Cochrane Collaboration researchers conducted a review of the effects of pre-referral rectal artesunate for people with suspected severe malaria, living in rural areas without healthcare services. After searching for all relevant trials up to May 2014 they included only one randomized controlled trial. This trial was conducted at various sites across Ghana, Tanzania and Bangladesh, and enrolled 17,826 children and adults.
What is severe malaria and how might pre-referral rectal artesunate reduce deaths?
Severe malaria is a serious medical condition caused by infection with the Plasmodium parasite which typically causes vomiting, anaemia, fitting, coma, and death. It is treated by giving injections of antimalarial drugs, which need to be started as quickly as possible to reduce the risk of death and brain damage. In some rural areas where malaria is common, people have to travel for several hours to reach healthcare clinics and hospitals, and many die on the way. In these settings, people without formal healthcare education could be trained to give artesunate rectally to start treating malaria before transporting the patient to hospital.
What the research says
Only one trial evaluated rectal artesunate as pre-referral treatment. In the African sites only, children aged 6 to 72 months were included in the trial; while in the Asian trial site, older children and adults were included.
Young children in the African and Asian trial sites (aged 6 to 72 months) had fewer deaths with rectal artesunate than with placebo (moderate quality evidence). However, in Asia among older children and adults, there were more deaths in those that received rectal artesunate (low quality evidence).
In the African sites, 56% of children took longer than six hours to reach hospital whereas over 90% of people in the Asian site reached hospital within six hours.
The unexpected finding of more deaths with rectal artesunate in older children and adults should be taken into account when forming national and local policies about pre-referral treatment.
In rural areas without access to injectable antimalarials rectal artesunate provided before transfer to a referral facility probably reduces mortality in severely ill young children compared to referral without treatment. However, the unexpected finding of possible higher mortality in older children and adults has to be taken into account in forming any national or local policies about pre-referral rectal artesunate.
Severe or complicated malaria is a medical emergency and people die as a result of delays in starting treatment. Most patients need parenteral treatment, and in primary healthcare facilities, where intravenous therapy is not available but intramuscular injections can be given, intramuscular quinine, artesunate, and artemether have been used before transporting patients to hospital.
However, in rural settings with limited access to health care, intramuscular injections may also be unavailable. In these situations, rectal artesunate given prior to transfer to hospital by volunteers with little medical training, may be a feasible option.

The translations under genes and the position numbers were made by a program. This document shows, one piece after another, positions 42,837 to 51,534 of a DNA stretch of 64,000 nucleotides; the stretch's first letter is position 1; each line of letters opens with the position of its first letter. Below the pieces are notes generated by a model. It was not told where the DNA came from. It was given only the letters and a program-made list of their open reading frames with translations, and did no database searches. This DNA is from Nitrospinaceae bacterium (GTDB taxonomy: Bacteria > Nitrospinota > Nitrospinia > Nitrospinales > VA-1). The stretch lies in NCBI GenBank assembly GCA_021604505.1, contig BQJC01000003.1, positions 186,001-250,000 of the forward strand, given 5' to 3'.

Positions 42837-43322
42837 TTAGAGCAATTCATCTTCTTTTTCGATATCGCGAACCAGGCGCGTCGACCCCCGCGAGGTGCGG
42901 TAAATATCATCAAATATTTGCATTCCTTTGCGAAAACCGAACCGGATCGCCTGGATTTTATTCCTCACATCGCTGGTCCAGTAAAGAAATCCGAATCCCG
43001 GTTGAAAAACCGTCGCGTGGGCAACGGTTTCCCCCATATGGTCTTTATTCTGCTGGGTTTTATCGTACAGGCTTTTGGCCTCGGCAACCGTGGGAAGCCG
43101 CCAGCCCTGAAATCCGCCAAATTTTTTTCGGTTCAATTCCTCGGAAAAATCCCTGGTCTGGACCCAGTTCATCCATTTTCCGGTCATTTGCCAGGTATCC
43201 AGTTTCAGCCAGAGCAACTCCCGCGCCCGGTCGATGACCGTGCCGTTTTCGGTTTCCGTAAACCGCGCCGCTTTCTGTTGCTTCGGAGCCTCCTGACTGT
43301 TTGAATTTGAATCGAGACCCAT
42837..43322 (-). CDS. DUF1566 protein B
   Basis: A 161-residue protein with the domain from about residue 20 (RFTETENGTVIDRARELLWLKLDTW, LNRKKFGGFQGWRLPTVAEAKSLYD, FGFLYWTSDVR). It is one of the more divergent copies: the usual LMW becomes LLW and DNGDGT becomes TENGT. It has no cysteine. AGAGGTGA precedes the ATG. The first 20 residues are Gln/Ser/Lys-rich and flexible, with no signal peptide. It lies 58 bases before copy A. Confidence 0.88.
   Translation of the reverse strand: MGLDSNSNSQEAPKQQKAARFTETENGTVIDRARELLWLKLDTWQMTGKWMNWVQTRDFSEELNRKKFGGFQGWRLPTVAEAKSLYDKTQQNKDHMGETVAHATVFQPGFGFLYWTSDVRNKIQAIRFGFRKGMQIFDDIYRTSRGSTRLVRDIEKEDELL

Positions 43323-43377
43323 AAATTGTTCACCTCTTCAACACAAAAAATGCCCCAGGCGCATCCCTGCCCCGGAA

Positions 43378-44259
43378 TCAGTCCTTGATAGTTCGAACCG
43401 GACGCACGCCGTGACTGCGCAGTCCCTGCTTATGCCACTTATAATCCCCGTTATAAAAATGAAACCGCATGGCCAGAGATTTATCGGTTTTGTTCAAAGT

To evaluate the effects of pre-referral treatment with rectal artesunate on mortality and morbidity in people with severe malaria.
We searched the Cochrane Central Register of Controlled Trials (CENTRAL) published in The Cochrane Library; MEDLINE; EMBASE and LILACS up to 21 May 2014. We also searched the WHO clinical trial registry platform and the metaRegister of Controlled Trials (mRCT) for ongoing trials.
Individual or cluster-randomized controlled trials comparing pre-referral rectal artesunate with placebo or injectable antimalarials in children and adults with severe malaria.
Two authors independently screened titles and abstracts for potentially eligible trials, and extracted data from the included trials. Dichotomous outcomes were summarized using risk ratios (RR) and presented with 95% confidence intervals (95% CI). Where data allowed, we conducted subgroup analyses by age, trial region and whether participants were included in the trial analysis. We assessed the quality of evidence for the most important outcomes using the GRADE approach.
One trial met the inclusion criteria; a placebo-controlled trial of 17,826 children and adults living in rural villages in Ghana and Tanzania (Africa) and Bangladesh (Asia). Villagers with no previous medical training were trained to recognize the symptoms of severe malaria, administer rectal artesunate and refer patients to hospital. The trained villagers were supervised during the trial period. In the African sites only children aged 6 to 72 months were enrolled, whereas in Bangladesh, older children and adults were also enrolled.
In young children (aged 6 to 72 months) there were fewer deaths following rectal artesunate than with placebo (RR 0.74; 95% CI 0.59 to 0.93; one trial; 8050 participants; moderate quality evidence), while in older children and adults there were more deaths in those given rectal artesunate (RR 2.21; 95% CI 1.18 to 4.15; one trial; 4018 participants; low quality evidence).
In Africa, only 56% of participants reached a secondary healthcare facility within six hours compared to over 90% in Asia. There were no differences between the intervention and control groups in the proportion of participants reaching a healthcare facility within six hours (RR 0.99; 95% CI 0.98 to 1.01; 12,068 participants), or in the proportion with parasitaemia (RR 1.00; 95% CI 0.98 to 1.02; 17,826 participants), or with coma or convulsions on arrival (RR 1.01; 95% CI 0.90 to 1.14; 12,068 participants).
There are no existing trials that compare rectal versus intramuscular artesunate.